A corporation is made up of three groups of people – the shareholders, the board of directors and the officers, although the same person can hold multiple positions. The board of directors is formally elected by the shareholders and represents their interests. It is the board of directors that hires the officers of the company, also known as the management. The management’s job is to oversee the day-to-day operations of the company. Major decisions, however, require the approval of both the shareholders and the board of directors. A corporate structure is thus a highly organized and rigid structure of governance that can often be quite burdensome. A corporation requires a slew of corporate governance documents that must be frequently updated. It also requires that annual meetings be held for shareholders and the board of directors.
LLC stands for “limited liability company”. Generally it provides the same legal protections from personal liability as a corporation, however it is governed more like a partnership than a corporation. Whereas a corporation’s owners are called shareholders, the owners of an LLC are known as members. An LLC does not require a board of directors or even officers and can simply be managed directly by its members, if so desired. It can also be structured more like a corporation, with managers that are distinct from its owners. LLCs allow for significantly more flexibility than do corporations. For instance, the owners of an LLC can allocate distributions in whichever way they see fit. Even if the ownership of an LLC is split 60/40, the owners can decide to split the profits 50/50 – something that is not possible in a corporation without a significantly more complicated structure.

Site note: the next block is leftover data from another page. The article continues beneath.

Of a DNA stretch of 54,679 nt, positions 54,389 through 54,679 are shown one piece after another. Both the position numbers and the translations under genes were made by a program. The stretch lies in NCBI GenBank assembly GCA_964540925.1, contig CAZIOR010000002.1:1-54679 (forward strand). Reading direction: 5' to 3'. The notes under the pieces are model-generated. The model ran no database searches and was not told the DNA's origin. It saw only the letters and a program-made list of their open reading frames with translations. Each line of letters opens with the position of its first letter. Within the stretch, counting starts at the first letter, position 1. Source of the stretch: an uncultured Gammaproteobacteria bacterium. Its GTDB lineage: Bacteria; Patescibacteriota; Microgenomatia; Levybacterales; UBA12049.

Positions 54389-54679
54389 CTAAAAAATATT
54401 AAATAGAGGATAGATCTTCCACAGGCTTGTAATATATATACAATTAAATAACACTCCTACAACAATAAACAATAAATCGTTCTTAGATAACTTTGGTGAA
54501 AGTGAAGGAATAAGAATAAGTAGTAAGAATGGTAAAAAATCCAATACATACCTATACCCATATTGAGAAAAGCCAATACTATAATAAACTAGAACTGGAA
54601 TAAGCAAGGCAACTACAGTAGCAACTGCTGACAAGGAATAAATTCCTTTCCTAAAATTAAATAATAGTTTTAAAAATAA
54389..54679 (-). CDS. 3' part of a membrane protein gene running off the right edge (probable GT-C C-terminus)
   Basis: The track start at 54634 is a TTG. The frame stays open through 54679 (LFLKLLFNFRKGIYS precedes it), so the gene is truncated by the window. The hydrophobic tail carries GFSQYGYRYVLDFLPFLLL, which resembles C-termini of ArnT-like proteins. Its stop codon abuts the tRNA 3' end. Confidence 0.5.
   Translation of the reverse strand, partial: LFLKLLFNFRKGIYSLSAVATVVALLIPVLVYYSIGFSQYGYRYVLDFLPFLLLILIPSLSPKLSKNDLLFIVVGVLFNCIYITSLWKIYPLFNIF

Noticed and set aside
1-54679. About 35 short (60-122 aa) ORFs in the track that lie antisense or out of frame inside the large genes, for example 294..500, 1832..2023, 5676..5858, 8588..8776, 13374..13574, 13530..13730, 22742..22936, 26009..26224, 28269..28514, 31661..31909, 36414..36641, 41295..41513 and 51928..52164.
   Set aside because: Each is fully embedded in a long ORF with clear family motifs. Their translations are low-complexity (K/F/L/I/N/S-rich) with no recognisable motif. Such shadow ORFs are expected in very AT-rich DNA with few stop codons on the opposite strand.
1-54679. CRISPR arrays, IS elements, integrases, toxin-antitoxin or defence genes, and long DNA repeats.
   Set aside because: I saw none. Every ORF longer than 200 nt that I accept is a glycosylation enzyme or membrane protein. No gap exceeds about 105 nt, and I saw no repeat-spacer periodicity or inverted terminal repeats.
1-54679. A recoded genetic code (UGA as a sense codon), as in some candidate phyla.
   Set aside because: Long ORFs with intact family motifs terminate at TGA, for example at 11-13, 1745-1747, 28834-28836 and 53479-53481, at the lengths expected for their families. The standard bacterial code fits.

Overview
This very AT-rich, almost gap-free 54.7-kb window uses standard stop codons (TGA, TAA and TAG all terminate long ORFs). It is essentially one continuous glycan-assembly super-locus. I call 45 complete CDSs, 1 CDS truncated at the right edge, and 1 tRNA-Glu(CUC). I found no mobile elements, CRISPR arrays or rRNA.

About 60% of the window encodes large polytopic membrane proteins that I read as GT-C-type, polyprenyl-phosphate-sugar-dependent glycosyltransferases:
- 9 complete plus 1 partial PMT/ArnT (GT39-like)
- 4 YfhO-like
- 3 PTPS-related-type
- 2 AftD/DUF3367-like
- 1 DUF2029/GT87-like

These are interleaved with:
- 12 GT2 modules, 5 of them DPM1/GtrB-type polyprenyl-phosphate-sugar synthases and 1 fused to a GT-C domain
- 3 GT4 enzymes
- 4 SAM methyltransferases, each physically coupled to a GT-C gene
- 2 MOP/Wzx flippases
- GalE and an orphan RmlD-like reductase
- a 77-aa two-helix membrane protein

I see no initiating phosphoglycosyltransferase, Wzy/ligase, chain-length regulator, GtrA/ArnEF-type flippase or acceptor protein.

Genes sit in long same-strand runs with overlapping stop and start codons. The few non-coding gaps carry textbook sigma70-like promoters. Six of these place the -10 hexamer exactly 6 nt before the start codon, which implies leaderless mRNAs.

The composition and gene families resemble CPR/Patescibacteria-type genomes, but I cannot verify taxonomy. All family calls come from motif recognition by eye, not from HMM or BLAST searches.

By Michael Moradzadeh | Jul 15, 2009
A limited liability entity (a corporation or an LLC) provides both financial and liability benefits. The financial benefits include the ability to deduct more business expenses from annual revenue when calculating taxable income than would be possible without an entity. Forming a limited liability entity also helps protect your personal assets in the event of a lawsuit or from debtors in a situation where your business’s liabilities exceed its assets. This means that as the owner of limited liability company, your personal assets will not be placed at risk because of the actions of your company, as long as the company is kept separate from your personal assets. This requires the corporation or LLC to: 1) make sure the company is adequately capitalized (it has the money necessary to cover the reasonably predictable legal and business responsibilities of the business); 2) that the company keeps clean accounting books and has accounts that are separate from the personal accounts of its owners or employees; and 3) that all legal documents are adequately maintained and the company complies with corporate governance laws.
Also, forming a corporation or llc usually makes it easier for a business to borrow money and to sell all or parts of the business in the future. It is important to note that the longer a business operates without a legal entity, the more complicated and expensive it becomes to transform it into one. For this reason it is very important to form a legal entity as soon as feasible.